It’s a pizza maker that has changed my experience with at home pizza making.  I tried pizza stones in the oven and even grilled pizzas.  They’re all okay, but nothing has been as revolutionary as the Breville Pizza Maker I bought at Williams-Sonoma this year.

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Yes a pizza oven installed in my backyard would be a more amazing way to make pizza at home, but as one fellow cooking classmate put at a recent cooking course, her husband had made two pizza thus far at a cost of $2,000+ per pizza. That’s what is most amazing about the Breville it is only $150, and I paid for mine with American Express points! You can now buy it in red too.

Basically it replicates pizza brick oven cooking by heating a stone to 660 degrees.  Sure it’s not the same as a real brick oven, but the results are pretty amazing. The trick is getting the pizza dough the right thickness. I like to have it around a 1/4″ thick so it isn’t too thin, the pizza rips and you get a huge mess when that happens.

I have found Mario Batali’s basic Pizza Dough recipe to be a perfect solution.

You can find it here:  http://www.mariobatali.com/recipes/pizza-dough/

It will make enough dough for 3 10-12″ pizzas.  I make one for our boys to split.  Then one for my wife, tonight she had bell pepper and pineapple.  Finally, I make one for me.  Tonight I cooked some Niman Ranch Bacon and crumbled that with some fresh ricotta and black olives.

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The only bad part is I need three of these to make all the pizzas at once so we can all eat together.  Good thing though is each pizza only takes 5-7 minutes to bake so they are quick.

All in all, it’s been a great purchase and one I highly recommend if you are struggling to make a great pizza at home.  Now you can for only $150 or for free with a bunch of American Express points.

 

 

 

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Pappardelle with Leeks, Sugar Snap Peas and Lemon

On May 8, 2012, in Recipes, by Chris Baccus
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Here is a simple, light spring pasta dish that is a departure from the typical heavy red or cream sauce.

The sauce here is pretty light that is if you consider a half a stick of butter light? It might be better to say it tastes light.  The lemon, sugar snap peas, and leeks do give it a great color everything adheres to the pappardelle noodles nicely. I’m sure you’ll find this a good option among your pasta recipes.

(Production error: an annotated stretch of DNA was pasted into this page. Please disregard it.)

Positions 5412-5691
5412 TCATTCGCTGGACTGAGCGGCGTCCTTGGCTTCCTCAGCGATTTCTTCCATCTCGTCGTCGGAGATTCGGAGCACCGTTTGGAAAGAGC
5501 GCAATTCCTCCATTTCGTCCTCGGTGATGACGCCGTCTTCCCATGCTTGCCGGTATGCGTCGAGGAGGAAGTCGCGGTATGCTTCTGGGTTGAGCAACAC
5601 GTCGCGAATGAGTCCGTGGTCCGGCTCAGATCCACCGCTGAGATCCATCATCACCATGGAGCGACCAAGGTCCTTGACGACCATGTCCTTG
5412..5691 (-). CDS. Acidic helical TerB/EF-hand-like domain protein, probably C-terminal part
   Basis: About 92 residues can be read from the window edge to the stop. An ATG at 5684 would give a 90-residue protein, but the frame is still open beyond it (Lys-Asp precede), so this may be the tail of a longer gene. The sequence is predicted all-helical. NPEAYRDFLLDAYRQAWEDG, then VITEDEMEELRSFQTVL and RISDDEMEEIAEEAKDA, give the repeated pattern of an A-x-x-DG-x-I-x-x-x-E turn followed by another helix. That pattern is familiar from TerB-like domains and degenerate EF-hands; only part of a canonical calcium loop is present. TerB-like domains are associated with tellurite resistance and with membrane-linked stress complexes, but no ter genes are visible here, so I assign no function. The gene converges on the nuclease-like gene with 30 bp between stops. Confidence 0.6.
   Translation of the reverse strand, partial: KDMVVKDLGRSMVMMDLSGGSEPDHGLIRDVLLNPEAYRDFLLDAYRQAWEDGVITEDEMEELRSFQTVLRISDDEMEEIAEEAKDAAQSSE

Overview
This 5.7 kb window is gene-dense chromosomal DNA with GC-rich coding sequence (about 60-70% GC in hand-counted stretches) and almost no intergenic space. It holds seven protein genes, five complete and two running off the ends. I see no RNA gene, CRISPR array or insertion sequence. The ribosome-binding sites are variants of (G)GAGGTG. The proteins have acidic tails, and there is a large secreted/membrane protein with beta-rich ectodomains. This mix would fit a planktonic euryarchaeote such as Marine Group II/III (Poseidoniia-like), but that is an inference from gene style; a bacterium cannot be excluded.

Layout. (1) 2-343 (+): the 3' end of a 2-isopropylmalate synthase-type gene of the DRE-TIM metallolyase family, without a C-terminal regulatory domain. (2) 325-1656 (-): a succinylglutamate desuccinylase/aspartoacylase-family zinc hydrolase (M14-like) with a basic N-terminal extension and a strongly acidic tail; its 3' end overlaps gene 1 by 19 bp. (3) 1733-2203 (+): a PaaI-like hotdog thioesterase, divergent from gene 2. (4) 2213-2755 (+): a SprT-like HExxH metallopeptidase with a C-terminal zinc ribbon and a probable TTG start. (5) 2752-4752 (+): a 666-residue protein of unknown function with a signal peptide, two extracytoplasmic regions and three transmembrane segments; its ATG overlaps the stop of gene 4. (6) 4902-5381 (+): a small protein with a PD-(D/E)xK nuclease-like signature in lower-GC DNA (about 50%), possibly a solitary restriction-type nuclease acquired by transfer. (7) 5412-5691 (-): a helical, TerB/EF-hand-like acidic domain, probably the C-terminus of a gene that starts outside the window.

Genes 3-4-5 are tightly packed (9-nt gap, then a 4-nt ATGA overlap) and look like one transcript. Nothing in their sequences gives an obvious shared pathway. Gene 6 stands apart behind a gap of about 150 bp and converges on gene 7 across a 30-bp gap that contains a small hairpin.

I know we’ll make a few more times throughout the coming summer.

Pappardelle with Leeks, Sugar Snap Peas and Lemon
Serves 4

Coarse salt and ground pepper
½ stick unsalted butter
2 medium leeks (white and light green parts only), cut into thin half-moons and rinsed well
2 lemons
½ pound sugar snap peas, trimmed and cut in half crosswise
1 pound dried pappardelle noodles
½ cup fresh ricotta cheese
¾ cup Pecorino Romano, grated

Heat a large pot of lightly salted water for the pasta.  While that is getting to a boil, melt butter in a large pan over medium-high heat. Add the leeks and a small amount of salt, cooking the leeks until they soften for about 4 minutes. Reduce heat to medium and cook stirring occasionally for another 5 minutes. Turn off heat and finely grate lemon zest into skillet and add ground pepper.

When water is boiling add the snap peas and cook for 2 minutes. Remove from water but do not dispose of water.  Now add your pasta to the boiling water and cook per package instructions. Usually about 5-7 minutes for Pappardelle noodles.  Transfer noodles to pan, reserving some pasta water for the sauce.  Add sugar snap peas, ricotta and Pecorino cheese.  Add a few splashes of the pasta water to give it more of a sauce and coat the pasta then serve adding some more Pecorino Romano to each dish.

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I will occasionally get an email from my wife requesting quote – You should make this – end quote. Well last week I received another email (in fact two) and finally got around to making a pasta dish from Martha Stewart’s website.

It’s a good thing I didn’t get this particular recipe sent to me a couple months back, because I still had yet to find a market with decent fresh ricotta cheese in Dallas. Fortunately, a few weeks ago while at Central Market I noticed they carry a couple fresh ricotta choices. This afternoon I made a stop over there and picked up fresh ricotta from the Mozzarella Company, a popular local homemade cheese shop located in Deep Ellum, a trendy artsy part of downtown Dallas.

The recipe also calls for some fresh tarragon, sugar snap peas, and peas. One of the best parts of the recipe is it’s all cooked in one pot; though, you really should test the pasta before adding the peas. The recipe asks to cook the pasta for 3 minutes before adding the sugar peas. I would check the pasta and maybe give it a good 3 more minutes before adding, unless you have just made fresh pasta. I was using fresh, but refrigerated pasta from Central Market and it need a few more minutes; though, not as long as dry pasta needs. So adjust accordingly.

Also, when I make this again I’m going to try two things. First add roasted pine nuts. It just needed something to intensify the flavor and pine nuts should bring out the flavors better. Second change is to still experiment with the ricotta cheese choice. The one from the Mozzarella Company was good, but I’ve had far better at good Italian Markets. Unfortunately, the only Italian Market I’ve found around Dallas is Jimmy’s Food Store and they don’t carry fresh ricotta.

Here is a link to the recipe: Two-Pea Pasta with Ricotta and Tarragon